7 Aggressively Influence, Persuade, Get Agreement: individual drive, initiative and assertion to: (a) have direct access to and make direct contact with the listener, (b) communicate directly with the listener, (c) cause the listener to hear, understand, accept (willingly or otherwise) what is being said, and (d) motivate the listener to act on what was said.
Aggressively influence, persuade, get agreement required to intentionally, assertively, effectively influence the wills, thinking, opinions, attitudes, choices, or activities of others with a pre-determined objective in mind; a sales activity which includes cold calls and closings related to time and objectives; personal ability to dominate, even intimidate, in one's communicative interaction with others; often includes earning income on a contract, incentive or commission basis.
High motivation indicates that this person is strongly motivated to:
|Moderate motivation indicates that this person is motivated to influence and convince others as a part of social, organizational, vocational, or recreational activities. A motivation exists to speak up when there is reason, occasion, or opportunity to sway others to this person's ideas or way of thinking. Persuasive efforts may be oral, written, or via some media (like computer network hookups). Motivation behind that persuasion is to get others to accept what one is communicating. The objective of the communicative content can only be known by looking at many other Worker Trait factors and the list of personal traits.|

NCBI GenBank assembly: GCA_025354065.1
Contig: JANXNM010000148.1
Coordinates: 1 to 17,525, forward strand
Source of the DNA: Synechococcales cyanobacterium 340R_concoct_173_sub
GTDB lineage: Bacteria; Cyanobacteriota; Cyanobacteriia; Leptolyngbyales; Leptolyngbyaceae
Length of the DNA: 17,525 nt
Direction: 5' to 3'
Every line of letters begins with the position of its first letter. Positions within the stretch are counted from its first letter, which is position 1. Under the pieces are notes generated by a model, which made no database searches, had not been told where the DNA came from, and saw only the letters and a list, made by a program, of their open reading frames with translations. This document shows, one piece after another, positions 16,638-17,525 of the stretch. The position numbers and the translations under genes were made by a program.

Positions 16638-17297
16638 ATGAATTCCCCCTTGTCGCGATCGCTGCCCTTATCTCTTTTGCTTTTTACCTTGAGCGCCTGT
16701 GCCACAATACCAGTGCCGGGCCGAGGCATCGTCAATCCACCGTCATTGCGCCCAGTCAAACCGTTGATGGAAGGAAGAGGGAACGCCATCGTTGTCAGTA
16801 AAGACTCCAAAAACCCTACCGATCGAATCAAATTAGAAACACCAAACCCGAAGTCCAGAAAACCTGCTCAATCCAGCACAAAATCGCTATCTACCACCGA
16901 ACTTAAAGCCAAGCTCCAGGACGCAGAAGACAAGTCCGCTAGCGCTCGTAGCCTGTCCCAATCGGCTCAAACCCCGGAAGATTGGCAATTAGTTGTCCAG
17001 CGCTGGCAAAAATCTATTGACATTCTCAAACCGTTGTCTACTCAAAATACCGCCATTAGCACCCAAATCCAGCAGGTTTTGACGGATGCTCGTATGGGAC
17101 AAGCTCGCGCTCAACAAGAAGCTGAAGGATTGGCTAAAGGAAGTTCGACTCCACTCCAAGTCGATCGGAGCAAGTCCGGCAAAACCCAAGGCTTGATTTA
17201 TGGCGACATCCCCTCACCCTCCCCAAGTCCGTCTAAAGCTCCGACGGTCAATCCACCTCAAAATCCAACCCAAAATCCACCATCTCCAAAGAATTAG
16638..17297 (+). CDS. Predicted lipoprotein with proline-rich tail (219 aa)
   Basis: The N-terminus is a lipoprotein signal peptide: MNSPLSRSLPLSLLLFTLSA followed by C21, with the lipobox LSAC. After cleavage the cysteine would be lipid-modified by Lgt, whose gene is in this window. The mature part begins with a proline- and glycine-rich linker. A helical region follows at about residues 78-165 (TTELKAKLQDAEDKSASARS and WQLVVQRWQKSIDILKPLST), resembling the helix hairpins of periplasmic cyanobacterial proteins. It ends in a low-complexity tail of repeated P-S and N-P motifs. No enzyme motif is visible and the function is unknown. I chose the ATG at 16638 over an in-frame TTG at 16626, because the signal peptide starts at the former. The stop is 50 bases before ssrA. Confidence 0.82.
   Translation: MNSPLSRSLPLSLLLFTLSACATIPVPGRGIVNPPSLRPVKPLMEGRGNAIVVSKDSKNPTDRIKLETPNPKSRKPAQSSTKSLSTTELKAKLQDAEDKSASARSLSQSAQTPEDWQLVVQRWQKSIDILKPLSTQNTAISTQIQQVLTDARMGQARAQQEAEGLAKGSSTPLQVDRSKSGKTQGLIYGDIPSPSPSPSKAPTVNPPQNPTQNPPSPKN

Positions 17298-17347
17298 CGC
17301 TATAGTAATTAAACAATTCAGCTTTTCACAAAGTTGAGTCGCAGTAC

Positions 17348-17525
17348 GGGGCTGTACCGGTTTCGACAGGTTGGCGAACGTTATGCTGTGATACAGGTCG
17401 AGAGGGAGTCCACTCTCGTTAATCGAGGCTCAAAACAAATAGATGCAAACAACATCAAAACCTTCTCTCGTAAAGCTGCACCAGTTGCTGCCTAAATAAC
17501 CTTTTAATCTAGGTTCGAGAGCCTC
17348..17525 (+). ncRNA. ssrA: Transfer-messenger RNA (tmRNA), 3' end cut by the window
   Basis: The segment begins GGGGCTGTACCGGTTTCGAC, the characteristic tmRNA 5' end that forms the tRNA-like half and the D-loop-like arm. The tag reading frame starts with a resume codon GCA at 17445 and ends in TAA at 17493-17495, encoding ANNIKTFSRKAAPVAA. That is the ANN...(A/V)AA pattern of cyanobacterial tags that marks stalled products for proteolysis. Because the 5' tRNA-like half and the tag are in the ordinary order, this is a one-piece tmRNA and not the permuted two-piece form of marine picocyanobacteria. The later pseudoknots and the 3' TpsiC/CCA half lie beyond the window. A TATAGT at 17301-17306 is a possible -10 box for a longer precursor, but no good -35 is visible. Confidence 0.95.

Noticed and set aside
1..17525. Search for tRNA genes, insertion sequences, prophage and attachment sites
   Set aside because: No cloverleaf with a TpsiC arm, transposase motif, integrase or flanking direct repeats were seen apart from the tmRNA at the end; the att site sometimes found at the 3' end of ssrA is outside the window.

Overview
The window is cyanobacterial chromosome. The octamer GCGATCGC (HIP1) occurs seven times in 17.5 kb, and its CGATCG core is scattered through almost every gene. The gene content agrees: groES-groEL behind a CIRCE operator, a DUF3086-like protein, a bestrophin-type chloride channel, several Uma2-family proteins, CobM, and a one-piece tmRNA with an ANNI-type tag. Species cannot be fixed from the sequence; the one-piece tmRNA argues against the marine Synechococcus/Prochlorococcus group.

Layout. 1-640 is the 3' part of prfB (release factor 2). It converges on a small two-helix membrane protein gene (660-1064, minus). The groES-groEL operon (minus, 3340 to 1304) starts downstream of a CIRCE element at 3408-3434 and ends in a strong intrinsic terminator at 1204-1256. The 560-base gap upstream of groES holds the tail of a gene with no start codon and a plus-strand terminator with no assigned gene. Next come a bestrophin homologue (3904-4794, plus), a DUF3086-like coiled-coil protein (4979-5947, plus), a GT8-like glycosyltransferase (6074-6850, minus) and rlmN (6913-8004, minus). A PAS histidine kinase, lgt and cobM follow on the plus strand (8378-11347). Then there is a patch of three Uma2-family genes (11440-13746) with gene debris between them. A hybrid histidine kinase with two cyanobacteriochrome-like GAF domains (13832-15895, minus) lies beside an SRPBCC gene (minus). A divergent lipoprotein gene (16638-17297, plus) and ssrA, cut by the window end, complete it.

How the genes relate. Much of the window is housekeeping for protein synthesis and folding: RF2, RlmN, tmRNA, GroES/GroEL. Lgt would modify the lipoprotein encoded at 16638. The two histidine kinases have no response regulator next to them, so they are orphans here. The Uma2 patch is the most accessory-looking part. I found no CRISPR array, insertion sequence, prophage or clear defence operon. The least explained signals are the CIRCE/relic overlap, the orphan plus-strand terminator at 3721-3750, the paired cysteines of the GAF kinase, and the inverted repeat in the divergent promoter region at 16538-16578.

|Low motivation indicates that this person is not motivated or equipped to persuade; instead demonstrates an inclination to be psychologically intimidated by persons who are highly persuasive. Intimidation is not necessarily an overt act, but it always generates an aura which most everyone quickly senses, feels, respects, or despises and typically responds to. Intimidators seemingly are ignorant about intimidation because they exercise it as a normal expression, but are not particularly affected by it. Those intimidated know all about intimidation because they are on the receiving end of it. Intimidation and its psychological effects remain a mystery to intimidators, because those intimidated are not persuasively equipped to tell intimidators what they are doing. There are other forms of intimidation beside persuasion which may be functioning at the same time; i.e. those susceptible to psychological intimidation can simultaneously be intimidators in other ways.|